Effects of feeding protected unsaturated fatty acids (Persia Fat)on milk fatty acid profile of Iranian Holstein dairy cows

Tuesday, July 22, 2014
Exhibit Hall AB (Kansas City Convention Center)
Hamed Khalilvandi-Behroozyar , Department of Animal Science, Urmia University, Urmia, Iran
Mehdi Dehghan Banadaky , Department of Animal Science, University of Tehran, Karaj, Tehran, Iran
Mohammad Ghaffarzadeh , Chemistry and Chemical Engineering Research Center of Iran, Tehran, Iran
Abstract Text:

In recent years, consumer concerns about contribution of milk and dairy products to total intake of saturated fatty acids has driven extensive research about effectiveness of protected fatty acid sources in modification of milk fatty acids. The aim of this study was to evaluate the milk fatty acid profile in early lactating dairy cows supplemented with protected unsaturated fatty acids sources and prilled source of palm fatty acids. Twenty four multiparous Iranian Holstein cows were assigned to diets with different fatty acid profiles and supplemented through 30 days prior to expected calving date to 50 days in milk. Dietary treatments consisted of (1) Prilled Pam fatty acids (PO) [Energizer RP10 ®, 2 & 2.25 % DM in pre- and postpartum, respectively]; (2) Ca-salts of sunflower oil (SO) [Persia Fat®- SO]; (3) Ca-salts of fish oil (FO) [Persia Fat®- FO] and (4) equal amounts of Persia Fat®- FO & Persia Fat®- SO. Calcium salts were supplemented as 2.2 and 2.5% of dietary DM in pre- and postpartum period, respectively Milk yield and the dry matter intake were measured daily throughout the experimental period. The milk samples used for evaluating fatty acids profile were obtained weekly (2 consecutive days, each sample coming from the 3 daily milking, and were quantified by gas chromatography (Varian CP-3800, FID detector, 100 m CP-Sil88 column, GLC 463). Data were analyzed using PROC MIXED of SAS 9.1 with repeated measures in time function. Cows fed PO produced milk with higher saturated (69.90 vs. 58.14, 56.45 and 56.74, for treatments 1 to 4, respectively) and lower monounsaturated (23.37 vs. 32.22, 32.54 and 32.36, for treatments 1 to 4, respectively) polyunsaturated (2.80 vs. 7.13, 7.58 and 6.98, for treatments 1 to 4, respectively) fatty acid concentrations than cows fed diets with unsaturated fatty acid sources. All of the differences between PO and Persia Fat® sources were statistically significant, but not between unsaturated fatty acid sources. Feeding Persia Fat® increased the milk concentration of C18:0, whereas that of C16:0 was increased by PO supplementation (39.13 vs. 25.92, 23.60 and 23.72, for treatments 1 to 4, respectively). Supplementation with PO significantly increased C16 and < C16 fatty acids, whereas decreased > C16 fatty acids in milk fat. Highest (statistically significant) n-3 and n-6 fatty acids contents were belong to Persia Fat®- FO and Persia Fat®- SO, respectively.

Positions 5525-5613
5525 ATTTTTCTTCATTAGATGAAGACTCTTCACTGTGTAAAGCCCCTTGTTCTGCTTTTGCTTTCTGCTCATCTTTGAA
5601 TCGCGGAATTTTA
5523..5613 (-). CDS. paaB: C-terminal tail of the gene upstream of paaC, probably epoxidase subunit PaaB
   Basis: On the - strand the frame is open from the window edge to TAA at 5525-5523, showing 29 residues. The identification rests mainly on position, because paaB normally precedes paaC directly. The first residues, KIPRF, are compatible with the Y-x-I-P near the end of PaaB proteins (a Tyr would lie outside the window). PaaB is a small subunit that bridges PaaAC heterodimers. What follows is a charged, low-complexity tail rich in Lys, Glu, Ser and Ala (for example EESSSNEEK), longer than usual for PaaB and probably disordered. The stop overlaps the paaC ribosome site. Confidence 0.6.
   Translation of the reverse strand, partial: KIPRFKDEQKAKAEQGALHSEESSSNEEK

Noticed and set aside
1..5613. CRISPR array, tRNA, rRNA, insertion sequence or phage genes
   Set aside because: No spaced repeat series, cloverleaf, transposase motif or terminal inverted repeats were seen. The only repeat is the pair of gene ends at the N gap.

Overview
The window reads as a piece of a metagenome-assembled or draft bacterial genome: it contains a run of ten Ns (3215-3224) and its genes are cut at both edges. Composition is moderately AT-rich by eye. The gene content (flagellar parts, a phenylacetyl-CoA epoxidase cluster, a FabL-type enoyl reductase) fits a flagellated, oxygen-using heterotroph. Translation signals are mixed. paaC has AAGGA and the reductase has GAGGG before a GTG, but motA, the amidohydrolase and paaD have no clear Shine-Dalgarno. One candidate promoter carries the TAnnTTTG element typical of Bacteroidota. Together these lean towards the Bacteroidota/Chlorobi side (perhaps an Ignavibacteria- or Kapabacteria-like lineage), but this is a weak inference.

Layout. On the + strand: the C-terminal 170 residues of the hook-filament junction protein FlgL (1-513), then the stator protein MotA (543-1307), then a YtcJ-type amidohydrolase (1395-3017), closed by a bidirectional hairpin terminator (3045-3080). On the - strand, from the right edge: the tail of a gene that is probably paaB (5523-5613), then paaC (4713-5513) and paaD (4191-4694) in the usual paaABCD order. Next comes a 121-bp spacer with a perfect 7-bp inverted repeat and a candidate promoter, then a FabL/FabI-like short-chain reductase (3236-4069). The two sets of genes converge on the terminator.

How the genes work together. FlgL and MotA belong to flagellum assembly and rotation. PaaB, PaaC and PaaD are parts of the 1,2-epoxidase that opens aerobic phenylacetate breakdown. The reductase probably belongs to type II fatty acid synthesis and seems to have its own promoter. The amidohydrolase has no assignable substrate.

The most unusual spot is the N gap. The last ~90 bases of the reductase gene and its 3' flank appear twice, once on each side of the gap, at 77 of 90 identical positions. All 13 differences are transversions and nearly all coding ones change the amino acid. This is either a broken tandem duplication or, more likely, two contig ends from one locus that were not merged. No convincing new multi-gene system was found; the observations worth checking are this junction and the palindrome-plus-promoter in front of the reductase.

Keywords: PUFA, Palmitic acid, Omega-3,Omega-6